Coetzee says there are many advantages to putting down a deposit on your home, so it is worth taking the time to save at least the equivalent of 10% of your anticipated purchase price.

“A deposit will greatly improve your chance of getting your bond approved. It also indicates to the seller that you are a serious buyer and they are more likely to negotiate the selling price with you.”

A deposit of at least 10% will reduce the gross household income required to qualify for the bond, and it will also reduce the monthly bond repayment, which will make your home more affordable and reduce your annual household expenditure.

“As an example, on a R2m bond at the current prime lending rate of 8.25%, the monthly bond repayments will be R17 041. But if you are able to pay a 10% deposit, the monthly bond repayments will drop by just over R1 700 to R15 337.”

To start saving for a deposit, he says you should work out a monthly budget with a clear indication of expenses and household income.

“Use one of BetterBond’s calculators, such as the deposit savings calculator, to work out how much you need to save, and for how long, to put together a deposit on a home. You could also create a separate savings account for your deposit, so you won’t be tempted to spend it on other expenses. Set a clear goal – a deposit of at least 10% of the purchase price is recommended.

Read our latest Home Improver digital magazine below

If we do not have a deposit can we still get a home loan?

If you have not saved up for a deposit, there are still ways to apply for a home loan, Coetzee says.

“South Africa’s main banks offer a range of loan products that include bonds of as much as 110% for young professionals younger than 35, so affordability need not be an obstacle. A loan of up to 110% makes it possible to buy a home without having a deposit...However, it is important to note that buyers making use of these 100%+ loans will have higher monthly bond repayments.”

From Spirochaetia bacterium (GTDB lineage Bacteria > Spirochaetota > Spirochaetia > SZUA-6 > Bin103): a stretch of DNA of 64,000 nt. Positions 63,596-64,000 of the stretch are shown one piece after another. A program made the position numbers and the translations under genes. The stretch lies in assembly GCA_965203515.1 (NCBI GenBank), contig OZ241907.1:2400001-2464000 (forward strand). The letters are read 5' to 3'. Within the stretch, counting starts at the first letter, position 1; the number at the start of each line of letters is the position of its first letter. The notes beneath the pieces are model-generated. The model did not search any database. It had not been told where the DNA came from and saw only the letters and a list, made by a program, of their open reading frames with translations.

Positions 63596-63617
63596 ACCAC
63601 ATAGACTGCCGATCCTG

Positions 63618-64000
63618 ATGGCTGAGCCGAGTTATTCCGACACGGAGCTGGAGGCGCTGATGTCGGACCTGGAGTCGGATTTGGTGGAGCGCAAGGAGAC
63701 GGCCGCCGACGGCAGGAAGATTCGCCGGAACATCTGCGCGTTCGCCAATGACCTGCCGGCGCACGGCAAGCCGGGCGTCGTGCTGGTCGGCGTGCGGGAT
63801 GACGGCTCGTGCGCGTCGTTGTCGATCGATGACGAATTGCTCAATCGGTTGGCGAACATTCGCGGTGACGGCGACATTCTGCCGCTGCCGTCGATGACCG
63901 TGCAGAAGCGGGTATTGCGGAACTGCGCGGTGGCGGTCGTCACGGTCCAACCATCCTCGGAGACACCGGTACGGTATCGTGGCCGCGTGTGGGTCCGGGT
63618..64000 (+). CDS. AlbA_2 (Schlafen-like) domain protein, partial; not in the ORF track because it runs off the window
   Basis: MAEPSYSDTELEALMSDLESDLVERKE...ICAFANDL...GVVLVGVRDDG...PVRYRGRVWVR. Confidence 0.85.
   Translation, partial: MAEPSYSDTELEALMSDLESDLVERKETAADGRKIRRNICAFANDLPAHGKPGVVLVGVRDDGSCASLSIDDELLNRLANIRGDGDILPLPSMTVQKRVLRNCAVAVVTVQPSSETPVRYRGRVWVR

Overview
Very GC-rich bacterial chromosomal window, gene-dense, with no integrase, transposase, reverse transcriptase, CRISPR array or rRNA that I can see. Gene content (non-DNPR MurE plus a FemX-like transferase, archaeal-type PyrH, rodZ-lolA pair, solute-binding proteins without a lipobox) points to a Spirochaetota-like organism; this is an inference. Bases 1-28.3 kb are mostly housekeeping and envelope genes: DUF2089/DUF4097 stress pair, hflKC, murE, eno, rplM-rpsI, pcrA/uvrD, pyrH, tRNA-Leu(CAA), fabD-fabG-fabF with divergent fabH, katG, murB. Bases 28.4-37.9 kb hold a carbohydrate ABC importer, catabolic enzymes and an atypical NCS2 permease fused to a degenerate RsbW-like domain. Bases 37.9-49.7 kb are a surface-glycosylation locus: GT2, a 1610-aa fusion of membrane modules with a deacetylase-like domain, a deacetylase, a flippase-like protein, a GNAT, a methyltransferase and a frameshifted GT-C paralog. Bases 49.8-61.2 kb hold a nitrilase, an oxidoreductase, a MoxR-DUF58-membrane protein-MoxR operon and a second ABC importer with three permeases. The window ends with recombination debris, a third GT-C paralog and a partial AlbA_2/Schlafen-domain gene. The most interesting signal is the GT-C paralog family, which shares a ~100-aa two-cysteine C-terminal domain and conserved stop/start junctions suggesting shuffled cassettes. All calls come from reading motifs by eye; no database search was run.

Kondowe agrees, saying that banks do grant up to 100% loans, with some even granting up to 105% of the purchase price to qualifying buyers. The 5% is used towards bond registration costs.

Echoing this, Malapile says you do not need a deposit to buy a property; you just need to be able to afford it in terms of the National Credit Act.

“Even if you have a huge deposit to put into a property, I'd suggest you apply for a 100% home loan and open an access bond facility (each bank calls it something different), and then put that deposit in the facility.

“This will help reduce the interest you are paying significantly and the best part is that you always have access to those funds. So after a few years when the family has grown and you want a bigger house, you can use the money in the access facility to pay for the new bigger home.”

He warns, however, that just because there is no deposit, it does not mean that you just get a bond and move into your new home. There are other costs that need to be paid, such as transfer fees and bond registration costs.

Start your search for your first home here.